because the woman's place is wherever the woman is...

Monday, July 16, 2012

Mary Patten

Mary Patten was a twenty-year-old newly wed, so in love (and in-your-face), she followed her ship captain husband onto a clipper ship twice in 1855 and 1856. Fortunately, on the first voyage -- from Boston to San Francisco, China, London and back to New York -- Patten learned how to navigate a massive sailing vessel full of cargo. And a good thing it was, too.

When the ship's Mate on the second voyage was found to be sleeping on the job and relieved of his duties, Patten's husband tried to serve as both Captain and Mate until he became so ill he could no longer do either. The Mate  (of course) offered to take over the Captain's duties, but using her in-your-face woman's logic, Patten replied that if he couldn't be trusted to do a good job as Mate, he certainly shouldn't be trusted with anything higher than that.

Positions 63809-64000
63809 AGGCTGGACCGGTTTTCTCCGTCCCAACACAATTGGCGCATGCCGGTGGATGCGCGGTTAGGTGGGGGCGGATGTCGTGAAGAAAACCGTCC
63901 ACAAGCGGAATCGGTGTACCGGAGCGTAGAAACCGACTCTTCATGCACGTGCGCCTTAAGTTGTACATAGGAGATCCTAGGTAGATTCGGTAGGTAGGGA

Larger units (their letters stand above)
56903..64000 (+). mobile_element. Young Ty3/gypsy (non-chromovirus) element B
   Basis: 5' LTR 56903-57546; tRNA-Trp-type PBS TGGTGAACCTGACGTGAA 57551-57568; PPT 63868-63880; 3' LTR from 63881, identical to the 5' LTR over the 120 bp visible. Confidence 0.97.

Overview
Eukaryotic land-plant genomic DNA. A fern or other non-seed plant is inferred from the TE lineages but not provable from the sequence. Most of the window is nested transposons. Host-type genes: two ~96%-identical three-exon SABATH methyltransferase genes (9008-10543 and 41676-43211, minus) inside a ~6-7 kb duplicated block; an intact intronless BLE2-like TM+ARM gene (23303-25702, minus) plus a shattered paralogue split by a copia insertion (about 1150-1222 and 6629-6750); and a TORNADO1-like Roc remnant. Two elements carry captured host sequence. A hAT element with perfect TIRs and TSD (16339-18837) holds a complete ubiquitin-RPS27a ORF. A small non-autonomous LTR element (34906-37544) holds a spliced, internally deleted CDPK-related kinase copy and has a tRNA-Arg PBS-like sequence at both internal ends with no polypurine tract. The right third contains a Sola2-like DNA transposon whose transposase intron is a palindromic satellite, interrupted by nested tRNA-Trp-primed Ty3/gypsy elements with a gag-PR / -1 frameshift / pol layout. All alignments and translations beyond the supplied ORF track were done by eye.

Angered, the Mate tried to foment a mutiny against Patten, but she gathered the Neptune Car's crew together and convinced them that she could navigate, reckon and plot the course for the remainder of the voyage (more than two months through some of the most dangerous waters in the world rounding Cape Horn). Not only did she successfully complete the voyage with all crew and cargo safely in tact, but she made delivery at the San Francisco port in less time than three of the four other ships that left Boston together. And she was nursing her husband during the entire ordeal.

How did she do it? She later said that she didn't remove her clothing for fifty nights. Sometimes in-your-face women step up, do what needs to be done, and slip quietly back into the shadows of history -- all without making any kind of big deal about it.

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